According to the Anglo-Saxon
Chronicle (AD 477) three Saxon ships arrived in a part of Britain which
was to be later known as Sussex at a place called
Cymenes ora. King
Aelle (d. c. 514) accompanied by three sons Cymen, Wlenca and Cissa landed
from Gaul (France). In 465 (485) they fought the British at what is probably
a boundary stream called Mearc redes burna*.
None of these places have been identified with modern locations. Later
they besieged Anderitum (now Pevensey) and killed all the Britons
living there. The town to the west of Shoreham
is called Lancing from Wlenca, and a few miles further to the west,
Cissbury Ring acquired its name (at a later date) from Cissa. Evidence
of early Saxon (pre AD 500) occupation of the area to the west of
Shoreham is confirmed by barrow burial finds, but the main area of early
Saxon occupation appears to be near Seaford and Pevensey 15 -20 miles to
the east. Addenda: towns to the west of Shoreham are especially numerous
with the Saxon ending 'ing'.
(It is possible that the Saxons arrived as settlers rather than an invasion
force. The warrior status of the Saxons may have been embellished as the
text was written at a later date, maybe 9th or 10th century). The Anglo-Saxons
brought their own language within them which replaced the native tongue.
The Saxons in this area became known as the South Saxons.
Information on Lancing (by Ray Hamblett)
1086 DB is the first recorded name. The absence of the "W" in front of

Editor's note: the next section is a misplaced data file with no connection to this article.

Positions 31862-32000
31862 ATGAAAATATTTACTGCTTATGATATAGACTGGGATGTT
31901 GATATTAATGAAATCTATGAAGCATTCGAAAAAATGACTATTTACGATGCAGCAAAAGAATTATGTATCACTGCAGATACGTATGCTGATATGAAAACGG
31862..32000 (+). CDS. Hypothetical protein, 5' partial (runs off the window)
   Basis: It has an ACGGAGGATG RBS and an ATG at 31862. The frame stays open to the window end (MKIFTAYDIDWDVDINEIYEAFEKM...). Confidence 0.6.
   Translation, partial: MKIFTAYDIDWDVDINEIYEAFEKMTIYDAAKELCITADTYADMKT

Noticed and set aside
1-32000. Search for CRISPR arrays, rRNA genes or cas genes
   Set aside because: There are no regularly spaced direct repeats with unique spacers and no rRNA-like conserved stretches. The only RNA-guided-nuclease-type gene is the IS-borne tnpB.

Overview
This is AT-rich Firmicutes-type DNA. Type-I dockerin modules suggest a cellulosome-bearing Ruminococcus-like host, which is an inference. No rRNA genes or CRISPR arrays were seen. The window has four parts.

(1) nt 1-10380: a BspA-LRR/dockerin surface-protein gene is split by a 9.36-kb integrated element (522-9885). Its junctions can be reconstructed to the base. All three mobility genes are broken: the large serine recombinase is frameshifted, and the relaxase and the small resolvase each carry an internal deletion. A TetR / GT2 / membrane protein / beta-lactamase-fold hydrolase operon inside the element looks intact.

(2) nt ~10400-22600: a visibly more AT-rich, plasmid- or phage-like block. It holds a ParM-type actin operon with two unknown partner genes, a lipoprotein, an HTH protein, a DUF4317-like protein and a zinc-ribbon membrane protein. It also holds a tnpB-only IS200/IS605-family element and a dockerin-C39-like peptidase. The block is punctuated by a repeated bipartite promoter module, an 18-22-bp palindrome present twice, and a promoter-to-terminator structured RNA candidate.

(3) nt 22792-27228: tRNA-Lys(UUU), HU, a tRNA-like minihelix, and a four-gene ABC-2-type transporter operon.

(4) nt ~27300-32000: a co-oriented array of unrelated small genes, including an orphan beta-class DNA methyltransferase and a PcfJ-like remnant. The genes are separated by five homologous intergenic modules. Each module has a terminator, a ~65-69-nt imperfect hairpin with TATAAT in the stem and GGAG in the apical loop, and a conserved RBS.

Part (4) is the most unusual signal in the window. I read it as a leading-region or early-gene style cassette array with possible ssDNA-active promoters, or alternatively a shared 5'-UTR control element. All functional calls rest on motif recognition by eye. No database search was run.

Lancing has not got a good? explanation? It is possible that the origin
of Lancing from Wlenca is wrong?)
Church of St. Mary in Sompting is one of the most striking examples of
Anglo-Saxon architecture in all of England. Its primary distinguishing
feature is the Rhenish Helm or Rhineland Helmet of the tower. This is the
only known Anglo-Saxon example of this style. The Saxon timbers can still
be found inside the relatively low spire. The tower also contains Roman
gemaere c. 956
The largest school Chapel
in the UK is at Lancing College
(on the hill on the opposite of the River Adur
to Mill Hill in the town of Lancing).
It has a capacity of 600. The height of the chapel is 45.7 metres (150
ft). (Comparative: the height of St.
Mary de Haura Church, Shoreham is 25 metres, and the height of the
New Power Station Chimney in Shoreham Harbour
is 100 metres.)
of the Adur Valley
Reed Beds (Sompting)
of Lancing (Ray Hamblett)
of Shoreham (Andy Horton)
to St. Mary's Church, Sompting (External site)
Notes for Lancing Ring
(British) External site